I read an interview of Kirk Hamilton, the lead economist in the Development Research Group of the World Bank, where he was discussing his research published in a report by the World Bank entitled The Changing Wealth of Nations: Measuring Sustainable Development in the New Millennium. There are some pretty interesting observations, some new ways of analyzing countries’ economies, and some new ideas regarding economic development. I thought I’d try to summarize some of the better parts for you, and there’s enough stuff to fill two or three posts. So bear with me and let’s go.
The research is part of a fifteen year study at the World Bank trying to get beyond GDP as a way of measuring economic development. Simply, GDP is an income measurement, and it doesn’t tell the whole story of development. “it doesn’t pick up the fact that you’re depleting your natural resources. It doesn’t pick up the fact that policies and institutions are changing over time. … You don’t really have a more direct measure of how the wealth of a country is changing. So this is a long-term project to try to build ip evidence on this question of where is the wealth of nations. Coming out of that then we can start to change how development policies are implemented.”
In looking at the wealth of countries, Hamilton distinguishes between tangible and intangible wealth. Tangible wealth is easy and familiar – factories, houses, roads, forests, etc. Intangible wealth is “human capital, social, and institutional capital which includes factors such as the rule of law and governance that contribute to an efficient economy.” Hamilton describes intangible capital as “the skills and knowledge that people have in their heads. Its what you can do with your head as opposed to what you can do with two hands and two feet. In high income countries like America, intangible wealth is about 80% of all wealth, whereas in low income, less developed countries, the intangible wealth portion is only around 50%.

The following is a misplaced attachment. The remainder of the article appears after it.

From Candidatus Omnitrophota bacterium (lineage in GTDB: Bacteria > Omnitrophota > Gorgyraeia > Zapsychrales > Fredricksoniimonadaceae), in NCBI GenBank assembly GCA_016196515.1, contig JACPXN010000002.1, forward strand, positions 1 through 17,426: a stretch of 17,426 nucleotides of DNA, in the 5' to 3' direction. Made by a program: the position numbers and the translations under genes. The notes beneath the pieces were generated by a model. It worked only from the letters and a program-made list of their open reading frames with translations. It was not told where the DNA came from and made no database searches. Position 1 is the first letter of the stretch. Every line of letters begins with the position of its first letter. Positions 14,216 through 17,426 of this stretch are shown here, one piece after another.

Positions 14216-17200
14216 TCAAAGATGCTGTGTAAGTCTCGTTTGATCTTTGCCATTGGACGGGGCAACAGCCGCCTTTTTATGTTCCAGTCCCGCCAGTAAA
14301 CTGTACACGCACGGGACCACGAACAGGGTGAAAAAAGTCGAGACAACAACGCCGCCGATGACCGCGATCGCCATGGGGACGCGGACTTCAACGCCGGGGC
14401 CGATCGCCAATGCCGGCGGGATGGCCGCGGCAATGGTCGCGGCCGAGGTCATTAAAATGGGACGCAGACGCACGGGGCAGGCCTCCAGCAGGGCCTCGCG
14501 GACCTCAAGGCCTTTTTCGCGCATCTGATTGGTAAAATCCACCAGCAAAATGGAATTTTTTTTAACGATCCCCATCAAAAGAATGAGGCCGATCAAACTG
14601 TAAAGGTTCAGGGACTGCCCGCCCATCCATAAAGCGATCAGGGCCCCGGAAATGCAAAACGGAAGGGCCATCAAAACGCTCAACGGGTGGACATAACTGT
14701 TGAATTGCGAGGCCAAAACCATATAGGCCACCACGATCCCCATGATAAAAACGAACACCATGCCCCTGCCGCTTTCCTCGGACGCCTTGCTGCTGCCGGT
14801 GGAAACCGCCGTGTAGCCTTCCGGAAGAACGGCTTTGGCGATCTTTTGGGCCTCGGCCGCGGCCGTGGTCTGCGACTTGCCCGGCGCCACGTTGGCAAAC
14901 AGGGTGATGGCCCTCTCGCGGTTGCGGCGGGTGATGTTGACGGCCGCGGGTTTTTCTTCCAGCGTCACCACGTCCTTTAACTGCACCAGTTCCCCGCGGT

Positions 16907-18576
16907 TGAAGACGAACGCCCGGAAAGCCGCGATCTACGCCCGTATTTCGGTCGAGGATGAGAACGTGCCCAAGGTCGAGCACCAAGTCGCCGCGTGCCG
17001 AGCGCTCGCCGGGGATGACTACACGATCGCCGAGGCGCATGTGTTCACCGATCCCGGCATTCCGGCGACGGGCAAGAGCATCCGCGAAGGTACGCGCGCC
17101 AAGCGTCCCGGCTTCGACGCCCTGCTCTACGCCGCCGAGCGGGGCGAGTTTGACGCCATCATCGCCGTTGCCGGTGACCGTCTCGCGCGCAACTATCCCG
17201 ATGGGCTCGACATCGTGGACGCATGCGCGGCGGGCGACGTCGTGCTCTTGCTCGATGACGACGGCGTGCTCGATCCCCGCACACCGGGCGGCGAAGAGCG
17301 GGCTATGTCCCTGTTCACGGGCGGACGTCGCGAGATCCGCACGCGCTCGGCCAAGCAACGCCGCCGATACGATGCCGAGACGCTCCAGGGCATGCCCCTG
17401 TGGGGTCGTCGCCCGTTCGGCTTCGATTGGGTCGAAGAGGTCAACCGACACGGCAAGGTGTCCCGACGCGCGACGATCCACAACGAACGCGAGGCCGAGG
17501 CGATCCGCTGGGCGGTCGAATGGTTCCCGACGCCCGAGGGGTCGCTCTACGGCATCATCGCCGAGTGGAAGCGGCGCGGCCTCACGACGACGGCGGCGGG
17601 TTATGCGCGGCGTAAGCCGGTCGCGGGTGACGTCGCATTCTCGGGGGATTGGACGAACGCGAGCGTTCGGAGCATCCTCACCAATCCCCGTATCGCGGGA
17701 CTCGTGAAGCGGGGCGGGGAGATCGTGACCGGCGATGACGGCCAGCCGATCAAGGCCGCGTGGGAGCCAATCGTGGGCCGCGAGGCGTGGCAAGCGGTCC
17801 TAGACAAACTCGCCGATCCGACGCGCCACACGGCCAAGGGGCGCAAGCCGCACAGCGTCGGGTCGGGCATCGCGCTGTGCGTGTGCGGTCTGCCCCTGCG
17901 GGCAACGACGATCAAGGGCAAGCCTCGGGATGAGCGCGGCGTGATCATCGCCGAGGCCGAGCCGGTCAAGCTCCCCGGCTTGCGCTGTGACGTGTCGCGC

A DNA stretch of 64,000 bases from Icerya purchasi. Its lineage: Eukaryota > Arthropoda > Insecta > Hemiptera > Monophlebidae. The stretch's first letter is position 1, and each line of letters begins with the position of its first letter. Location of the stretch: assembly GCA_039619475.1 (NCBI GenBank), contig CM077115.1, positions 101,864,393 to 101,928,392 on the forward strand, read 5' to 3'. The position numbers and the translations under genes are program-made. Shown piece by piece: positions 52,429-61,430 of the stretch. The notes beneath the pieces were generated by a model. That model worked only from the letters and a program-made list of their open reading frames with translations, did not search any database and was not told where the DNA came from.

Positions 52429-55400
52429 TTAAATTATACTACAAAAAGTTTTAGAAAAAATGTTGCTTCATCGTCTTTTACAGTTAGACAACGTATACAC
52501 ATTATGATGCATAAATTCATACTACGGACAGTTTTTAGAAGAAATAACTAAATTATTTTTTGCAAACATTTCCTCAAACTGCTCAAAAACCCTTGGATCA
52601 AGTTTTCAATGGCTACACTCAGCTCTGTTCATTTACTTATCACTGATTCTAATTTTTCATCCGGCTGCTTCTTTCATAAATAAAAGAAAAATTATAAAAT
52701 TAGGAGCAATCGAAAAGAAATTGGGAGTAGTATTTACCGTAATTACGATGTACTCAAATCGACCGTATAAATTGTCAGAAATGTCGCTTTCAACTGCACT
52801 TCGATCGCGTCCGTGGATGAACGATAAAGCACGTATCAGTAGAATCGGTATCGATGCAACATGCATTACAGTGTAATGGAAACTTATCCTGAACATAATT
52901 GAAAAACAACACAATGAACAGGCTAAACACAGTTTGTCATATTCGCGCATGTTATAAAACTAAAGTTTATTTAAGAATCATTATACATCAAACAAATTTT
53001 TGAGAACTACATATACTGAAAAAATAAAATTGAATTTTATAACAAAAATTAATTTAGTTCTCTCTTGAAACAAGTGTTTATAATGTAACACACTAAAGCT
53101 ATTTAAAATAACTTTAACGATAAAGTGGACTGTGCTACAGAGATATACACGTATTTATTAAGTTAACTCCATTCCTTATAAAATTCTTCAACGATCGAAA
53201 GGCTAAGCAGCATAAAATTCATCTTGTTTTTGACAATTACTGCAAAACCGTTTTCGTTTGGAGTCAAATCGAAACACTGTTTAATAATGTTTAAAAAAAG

One of the conclusions is that every American has access to $734,000 in wealth, of which $628,000 is intangible. By contrast, the average Chinese has access to only $19,234 of wealth of which $8,921 is intangible. In intangible wealth, America is number one in the world. Between 1995 and 2005 global wealth increased by 34%, and 80% of the increased wealth is intangible.
“The World Bank report quantifies how living in free countries with honest governments surrounded by educated people dramatically boosts your ability to earn income and create wealth. . . . The policy conclusion is that if countries want to get rich they must aim at improving their human capital (educating their citizens), strengthening the rule of law, and making government accountable. Otherwise they will remain mired in poverty.”
There’s a lot more really good stuff in this article and interview. I’ll post part two very soon.